The diplomat who influenced the Australian way of thinking about international politics.
Richard Woolcott’s international influence extends far beyond one country. His esteemed career as one of Australia’s finest diplomats took him to Malaysia, Russia, the Philippines, Ghana, Singapore, New York and Indonesia, and he can rattle off a list of prime ministers he’s advised, from Menzies through to Rudd. ‘I covered a lot of the world in there with those ministers,’ he says.
In these advisory roles, Richard (TC 1946, Senior Fellow), now 92, was strong is his belief that Australia needed to work on building strong relationships with its closest neighbours. His goal was to shift attention from the United States to Asia, and it was under Richard’s guidance that Harold Holt famously proclaimed that Australia is geographically part of Asia.
‘Most countries look north,’ says Richard. ‘And when Australia looks north, what does it see? It sees China, and of course, India too. So I’ve always argued that we need to focus more on the countries in our own region, particularly China, India, Indonesia, Malaysia and Singapore, and to a lesser extent, Laos and Cambodia.’
Richard’s career highlight is his part in establishing the Asia-Pacific Economic Cooperation (APEC), which has grown from 12 to 21 member countries since its inception in 1989, while he considers his posting to Indonesia as Ambassador (1975-77) to be one of his most important roles. Hence, he holds Indonesia particularly close to his heart.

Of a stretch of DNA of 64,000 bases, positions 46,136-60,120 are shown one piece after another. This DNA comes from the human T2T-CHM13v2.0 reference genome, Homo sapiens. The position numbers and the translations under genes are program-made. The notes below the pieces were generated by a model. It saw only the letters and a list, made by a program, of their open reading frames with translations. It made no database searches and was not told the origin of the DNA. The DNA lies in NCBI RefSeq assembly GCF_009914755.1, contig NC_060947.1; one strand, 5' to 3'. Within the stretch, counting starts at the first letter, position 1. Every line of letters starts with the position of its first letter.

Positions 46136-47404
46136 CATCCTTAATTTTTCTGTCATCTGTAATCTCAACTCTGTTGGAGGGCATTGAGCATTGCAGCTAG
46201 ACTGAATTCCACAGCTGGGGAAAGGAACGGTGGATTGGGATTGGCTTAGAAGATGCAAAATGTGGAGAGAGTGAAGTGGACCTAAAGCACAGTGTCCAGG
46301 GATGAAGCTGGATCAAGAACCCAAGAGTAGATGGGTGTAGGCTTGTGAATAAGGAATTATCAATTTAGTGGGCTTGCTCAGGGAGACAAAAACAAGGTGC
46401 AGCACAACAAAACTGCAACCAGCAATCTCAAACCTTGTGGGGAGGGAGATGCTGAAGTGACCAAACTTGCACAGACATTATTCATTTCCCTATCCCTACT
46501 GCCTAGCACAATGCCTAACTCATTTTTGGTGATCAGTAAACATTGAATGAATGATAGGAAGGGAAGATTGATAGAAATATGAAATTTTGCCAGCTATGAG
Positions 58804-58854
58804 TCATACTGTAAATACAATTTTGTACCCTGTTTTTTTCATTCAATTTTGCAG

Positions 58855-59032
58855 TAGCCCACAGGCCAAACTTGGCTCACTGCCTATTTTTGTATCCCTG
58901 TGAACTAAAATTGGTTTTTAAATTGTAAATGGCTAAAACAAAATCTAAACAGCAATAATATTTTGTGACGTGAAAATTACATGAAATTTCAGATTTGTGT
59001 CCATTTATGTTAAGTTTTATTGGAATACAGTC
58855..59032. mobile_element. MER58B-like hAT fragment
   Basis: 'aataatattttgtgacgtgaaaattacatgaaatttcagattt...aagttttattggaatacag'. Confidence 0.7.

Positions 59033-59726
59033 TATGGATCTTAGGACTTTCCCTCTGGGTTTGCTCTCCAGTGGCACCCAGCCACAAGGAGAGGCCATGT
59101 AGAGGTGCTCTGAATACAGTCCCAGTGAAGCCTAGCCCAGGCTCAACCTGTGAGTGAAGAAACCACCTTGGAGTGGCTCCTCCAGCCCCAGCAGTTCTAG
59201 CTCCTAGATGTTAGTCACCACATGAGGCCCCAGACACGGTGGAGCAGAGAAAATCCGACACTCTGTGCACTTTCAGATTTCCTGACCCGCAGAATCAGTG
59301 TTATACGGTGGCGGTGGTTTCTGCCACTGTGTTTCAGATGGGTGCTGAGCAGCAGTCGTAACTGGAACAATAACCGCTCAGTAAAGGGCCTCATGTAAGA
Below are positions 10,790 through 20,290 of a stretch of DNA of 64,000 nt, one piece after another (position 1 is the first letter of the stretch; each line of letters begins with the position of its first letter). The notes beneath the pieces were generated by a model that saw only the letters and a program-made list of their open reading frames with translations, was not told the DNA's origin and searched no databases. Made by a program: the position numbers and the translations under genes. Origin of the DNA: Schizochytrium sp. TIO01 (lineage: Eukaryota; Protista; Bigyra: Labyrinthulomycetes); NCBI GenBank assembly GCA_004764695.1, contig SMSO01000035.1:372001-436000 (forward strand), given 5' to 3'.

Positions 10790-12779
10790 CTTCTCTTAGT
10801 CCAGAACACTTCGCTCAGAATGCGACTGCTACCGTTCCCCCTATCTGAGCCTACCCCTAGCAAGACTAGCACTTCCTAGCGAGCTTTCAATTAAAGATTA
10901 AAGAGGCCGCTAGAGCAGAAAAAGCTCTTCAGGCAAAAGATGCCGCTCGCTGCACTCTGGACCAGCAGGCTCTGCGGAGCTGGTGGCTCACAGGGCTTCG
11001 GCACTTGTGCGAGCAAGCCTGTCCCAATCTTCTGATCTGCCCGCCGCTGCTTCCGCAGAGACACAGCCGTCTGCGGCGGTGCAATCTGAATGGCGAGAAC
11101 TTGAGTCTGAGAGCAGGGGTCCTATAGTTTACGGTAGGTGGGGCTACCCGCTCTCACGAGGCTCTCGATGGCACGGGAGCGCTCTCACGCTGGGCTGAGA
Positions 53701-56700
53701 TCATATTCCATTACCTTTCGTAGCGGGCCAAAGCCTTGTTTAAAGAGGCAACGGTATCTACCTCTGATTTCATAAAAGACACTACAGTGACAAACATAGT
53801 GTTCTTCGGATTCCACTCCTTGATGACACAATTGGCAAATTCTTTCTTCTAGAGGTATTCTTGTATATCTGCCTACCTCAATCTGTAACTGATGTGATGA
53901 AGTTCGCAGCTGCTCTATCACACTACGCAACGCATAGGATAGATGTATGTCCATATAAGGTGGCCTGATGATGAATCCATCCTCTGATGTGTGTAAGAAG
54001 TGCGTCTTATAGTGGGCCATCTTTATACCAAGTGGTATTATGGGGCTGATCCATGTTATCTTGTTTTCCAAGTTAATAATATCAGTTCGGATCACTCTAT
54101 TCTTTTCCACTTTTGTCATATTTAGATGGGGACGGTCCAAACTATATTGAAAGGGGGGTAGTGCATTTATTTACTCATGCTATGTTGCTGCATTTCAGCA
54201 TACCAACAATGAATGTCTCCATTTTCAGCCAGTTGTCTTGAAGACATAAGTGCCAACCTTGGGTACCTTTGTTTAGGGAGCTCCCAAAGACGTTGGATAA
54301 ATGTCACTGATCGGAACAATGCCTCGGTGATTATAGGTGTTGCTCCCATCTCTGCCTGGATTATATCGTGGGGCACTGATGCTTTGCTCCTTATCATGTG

Richard’s other prominent roles included Secretary of the Department of Foreign Affairs and Trade, Ambassador to the Philippines, High Commissioner to Ghana, Ambassador to the United Nations, and former prime minister Kevin Rudd’s Special Envoy. He also fit in a stint as Trinity’s President of the Union of the Fleur-de-Lys in 1993.
This string of accolades came about in a somewhat peculiar way. Richard attended a school that unconventionally offered Russian language classes and he went on to become a Russian-English interpreter. He would then join the Department of Foreign Affairs and Trade and take a two-year posting to Russia (to be the first of two). The rest is history, which Richard has captured in two books – The Hot Seat and Undiplomatic Activities – and will be expanded on in a new four-part book series that will drill into his experiences working in the countries he spent the most time in. When asked whether he received any poignant advice throughout his 50-year diplomatic career, Richard responds with a laugh: ‘I was always the one giving the advice.’ He does, however, credit life at the forefront of Australian and international politics as being both demanding and interesting. ‘I never expected my career would be so full,’ he says.